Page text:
One Thing To Lose During Advent

The Last THing I Want During Advent (1)

I have felt introverted lately. At least in my on-line presence.

I don’t want to post on social media much and don’t want to blog much. And I couldn’t put it into words until someone in my writing group shared this quote recently:

“Every poet and musician and artist, but for Grace, is drawn away from love of the thing he tells, to love of the telling till, down in Deep Hell, they cannot be interested in God at all but only in what they say about Him. For it doesn’t stop at being interested in paint, you know. They sink lower—become interested in their own personalities and then in nothing but their own reputations.” -C.S. Lewis

Oh, the wisdom there. So beautiful.

What I am longing for, in this season of Advent, is less self. Less of me. I’m frankly tired of self-promotion and building a platform and honing my message. Because anything of value I have to say isn’t mine at all, but simply a reflection of Divine Truth.

My kingdom is not coming. His is.

We have been sporadically doing Advent readings with our kids this season. We have a ways to go. Every night we still have to pose the question, “What is the name of the season we’re in?” Met with blank stares.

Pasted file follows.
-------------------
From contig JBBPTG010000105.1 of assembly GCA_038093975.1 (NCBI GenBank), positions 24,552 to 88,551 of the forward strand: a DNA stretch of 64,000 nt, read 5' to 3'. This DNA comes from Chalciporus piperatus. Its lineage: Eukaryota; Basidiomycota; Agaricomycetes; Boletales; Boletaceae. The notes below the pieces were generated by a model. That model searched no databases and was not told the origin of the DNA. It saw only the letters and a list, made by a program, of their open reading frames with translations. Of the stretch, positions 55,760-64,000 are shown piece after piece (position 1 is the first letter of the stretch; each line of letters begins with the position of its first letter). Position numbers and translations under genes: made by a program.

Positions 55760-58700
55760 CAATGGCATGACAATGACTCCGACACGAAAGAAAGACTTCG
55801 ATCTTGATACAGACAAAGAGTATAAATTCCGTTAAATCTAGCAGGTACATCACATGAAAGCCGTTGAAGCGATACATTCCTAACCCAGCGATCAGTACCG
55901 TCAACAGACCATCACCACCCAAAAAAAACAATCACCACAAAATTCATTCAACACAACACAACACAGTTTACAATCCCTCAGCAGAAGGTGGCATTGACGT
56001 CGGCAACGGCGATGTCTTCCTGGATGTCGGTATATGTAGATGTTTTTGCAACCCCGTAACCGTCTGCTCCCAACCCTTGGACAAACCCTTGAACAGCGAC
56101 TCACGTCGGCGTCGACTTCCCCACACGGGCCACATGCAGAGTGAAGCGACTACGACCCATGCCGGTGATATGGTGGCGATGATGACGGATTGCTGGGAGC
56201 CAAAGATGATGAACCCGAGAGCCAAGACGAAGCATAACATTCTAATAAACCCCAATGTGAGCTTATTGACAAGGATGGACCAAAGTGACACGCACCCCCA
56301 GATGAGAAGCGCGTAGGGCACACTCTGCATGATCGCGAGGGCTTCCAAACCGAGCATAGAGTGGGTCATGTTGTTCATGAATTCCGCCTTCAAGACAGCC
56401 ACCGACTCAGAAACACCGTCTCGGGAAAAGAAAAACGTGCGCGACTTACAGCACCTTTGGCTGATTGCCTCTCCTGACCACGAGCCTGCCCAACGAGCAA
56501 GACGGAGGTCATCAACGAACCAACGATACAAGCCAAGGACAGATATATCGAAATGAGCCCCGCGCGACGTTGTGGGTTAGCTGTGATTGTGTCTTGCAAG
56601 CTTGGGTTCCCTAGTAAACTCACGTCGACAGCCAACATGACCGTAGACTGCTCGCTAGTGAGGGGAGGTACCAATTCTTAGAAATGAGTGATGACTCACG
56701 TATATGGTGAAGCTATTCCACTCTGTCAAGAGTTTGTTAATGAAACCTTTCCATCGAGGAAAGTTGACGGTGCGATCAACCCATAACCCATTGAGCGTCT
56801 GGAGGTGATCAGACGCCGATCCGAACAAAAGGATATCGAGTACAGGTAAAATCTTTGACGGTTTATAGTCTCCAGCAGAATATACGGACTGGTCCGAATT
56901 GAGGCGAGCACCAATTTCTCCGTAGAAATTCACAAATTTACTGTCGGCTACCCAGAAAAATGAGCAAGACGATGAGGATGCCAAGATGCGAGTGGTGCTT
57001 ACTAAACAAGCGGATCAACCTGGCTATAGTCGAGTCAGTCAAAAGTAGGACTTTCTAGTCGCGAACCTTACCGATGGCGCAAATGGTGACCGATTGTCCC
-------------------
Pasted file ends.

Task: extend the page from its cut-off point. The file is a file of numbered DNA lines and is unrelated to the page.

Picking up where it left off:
Followed by my cheesy hints—the opposite of subtract (Add) and the white grate thing on the wall (vent)—and my husband’s long-suffering glances, knowing I’ve tried the same thing three nights already and it hasn’t caught on yet.

And then we move on to what it means: “Israelites?” “Jesus?” “Christmas?” are some typical responses.

“Come, on guys. Can’t you just remember the opposite of going?”

Coming. Advent means coming.

As baby Wheeler lays on his back and scoots across the floor like an inchworm, third child mouths that she wants to sit on my lap, first child tries to answer every question perfectly and second child is trying hard to sit still and failing, I feel at peace.

This is what we’re supposed to be doing during Advent. Seeking the meaning, the wonder of our God.

In all of our craziness, we come. 

Just as we are, we come.

Because he came.

The last thing I want to do during Advent is find a spotlight to shine on me. It’s not about us purporting a perfect image to the world. It is not about us at all.

It is time to sit out of the spotlight, to just be. It is time to loosen our obsession with the products of our creation, whether they be physical (our art, our children, our bodies, our work), or emotional (our anger, our self-abasement, our reputations) or spiritual (our pride, our guilt, our control).

It is time to lose ourselves and to sit at the throne of the King who came….and is coming again.